Everybody’s on the Phone

September 8, 2009
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I accidently left my cell phone at home this past weekend while out running errands… needless to say, I went back to get it. Although I didn’t have any missed calls or texts, I felt unarmed and disconnected in those few minutes.

It would appear that I’m not alone, marketing articles abound on the pervasiveness of mobile users and the future of the industry. Many believe that mobile devices will be the main entry point for messaging, social networking, entertainment and Web access in just a few years. There are also tons of data on users and how they are accessing information. According to comScore (courtesy of eMarketer,) the male/ female split in mobile subscriber data is fairly equal – 53% women, 47% men.

Usage is another point of interest, with text messaging trumping voice calls as the main means of communication; Nielsen showed that in 1Q09, the average US mobile subscriber sent/ received 486 text messages but only made 182 calls each month. Usage has carriers struggling; a recent Fortune article cites Cisco Systems estimate of global mobile data traffic exceeding 200 terabytes per month (six times the 2009 estimated levels.)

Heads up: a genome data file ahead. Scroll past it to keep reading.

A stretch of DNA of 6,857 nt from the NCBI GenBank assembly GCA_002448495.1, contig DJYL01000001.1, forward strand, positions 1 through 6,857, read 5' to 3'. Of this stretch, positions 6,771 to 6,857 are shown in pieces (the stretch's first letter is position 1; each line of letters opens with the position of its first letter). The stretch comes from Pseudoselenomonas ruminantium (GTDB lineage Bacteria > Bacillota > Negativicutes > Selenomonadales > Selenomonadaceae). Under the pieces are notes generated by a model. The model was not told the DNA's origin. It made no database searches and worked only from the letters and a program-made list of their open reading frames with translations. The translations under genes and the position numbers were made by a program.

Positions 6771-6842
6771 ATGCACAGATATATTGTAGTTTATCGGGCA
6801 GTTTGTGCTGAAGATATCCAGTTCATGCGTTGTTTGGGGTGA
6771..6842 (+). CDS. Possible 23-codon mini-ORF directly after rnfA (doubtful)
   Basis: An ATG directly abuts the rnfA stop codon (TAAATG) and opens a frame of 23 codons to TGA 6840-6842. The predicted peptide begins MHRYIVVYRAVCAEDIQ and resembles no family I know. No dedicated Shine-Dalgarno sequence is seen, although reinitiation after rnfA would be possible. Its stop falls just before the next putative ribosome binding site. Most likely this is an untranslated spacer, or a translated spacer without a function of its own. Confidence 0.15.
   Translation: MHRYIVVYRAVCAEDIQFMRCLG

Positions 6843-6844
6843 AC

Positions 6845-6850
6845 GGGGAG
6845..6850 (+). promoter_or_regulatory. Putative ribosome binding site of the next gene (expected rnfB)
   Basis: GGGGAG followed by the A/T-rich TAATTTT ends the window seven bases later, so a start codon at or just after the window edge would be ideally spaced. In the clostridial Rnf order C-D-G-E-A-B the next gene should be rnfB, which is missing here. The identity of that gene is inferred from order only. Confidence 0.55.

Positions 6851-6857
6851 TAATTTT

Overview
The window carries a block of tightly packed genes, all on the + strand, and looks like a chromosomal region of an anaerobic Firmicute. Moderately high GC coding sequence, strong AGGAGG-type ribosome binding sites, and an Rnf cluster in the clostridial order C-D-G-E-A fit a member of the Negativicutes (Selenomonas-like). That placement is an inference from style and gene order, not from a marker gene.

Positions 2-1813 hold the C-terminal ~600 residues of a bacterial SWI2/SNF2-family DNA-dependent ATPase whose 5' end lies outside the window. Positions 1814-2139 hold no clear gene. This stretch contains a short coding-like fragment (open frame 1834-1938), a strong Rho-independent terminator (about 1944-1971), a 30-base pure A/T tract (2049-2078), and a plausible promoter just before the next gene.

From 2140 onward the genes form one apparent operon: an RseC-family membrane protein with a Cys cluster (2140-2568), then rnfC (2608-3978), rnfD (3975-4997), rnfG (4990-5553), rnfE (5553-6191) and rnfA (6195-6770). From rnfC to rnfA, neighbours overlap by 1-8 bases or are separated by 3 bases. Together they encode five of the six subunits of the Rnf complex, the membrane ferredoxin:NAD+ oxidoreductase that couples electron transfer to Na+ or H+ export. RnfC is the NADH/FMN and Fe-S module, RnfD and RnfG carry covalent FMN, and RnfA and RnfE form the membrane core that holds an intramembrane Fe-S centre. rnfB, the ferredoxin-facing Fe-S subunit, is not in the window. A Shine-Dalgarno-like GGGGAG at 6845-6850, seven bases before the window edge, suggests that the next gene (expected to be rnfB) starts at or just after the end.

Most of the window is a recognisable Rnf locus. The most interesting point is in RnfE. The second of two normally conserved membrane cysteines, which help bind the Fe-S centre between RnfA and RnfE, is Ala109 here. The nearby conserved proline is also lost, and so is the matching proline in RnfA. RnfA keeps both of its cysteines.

These stats along with the evolving sophistication ..


I accidentally left my cell phone at home this past weekend while out running errands… needless to say, I went back to get it. Although I didn’t have any missed calls or texts, I felt unarmed and disconnected in those few minutes.

It would appear that I’m not alone. Marketing articles abound on the pervasiveness of mobile users and the future of the industry. Many believe that mobile devices will be the main entry point for messaging, social networking, entertainment and Web access in just a few years. There are also tons of data on users and how they are accessing information. According to comScore (courtesy of eMarketer,) the male/ female split in mobile subscriber data is fairly equal – 53% women, 47% men.

Usage is another point of interest, with text messaging trumping voice calls as the main means of communication; Nielsen showed that in 1Q09, the average US mobile subscriber sent/received 486 text messages but only made 182 calls each month. Usage has carriers struggling; a recent Fortune article cites Cisco Systems estimate of global mobile data traffic exceeding 200 terabytes per month (six times the 2009 estimated levels.)

These stats along with the evolving sophistication of users, technology and access plans set the stage for increased marketing opportunities especially among smartphone users – so the question remains, do you have a mobile strategy? You can start by accessing our recent SIA Mobile Podcast

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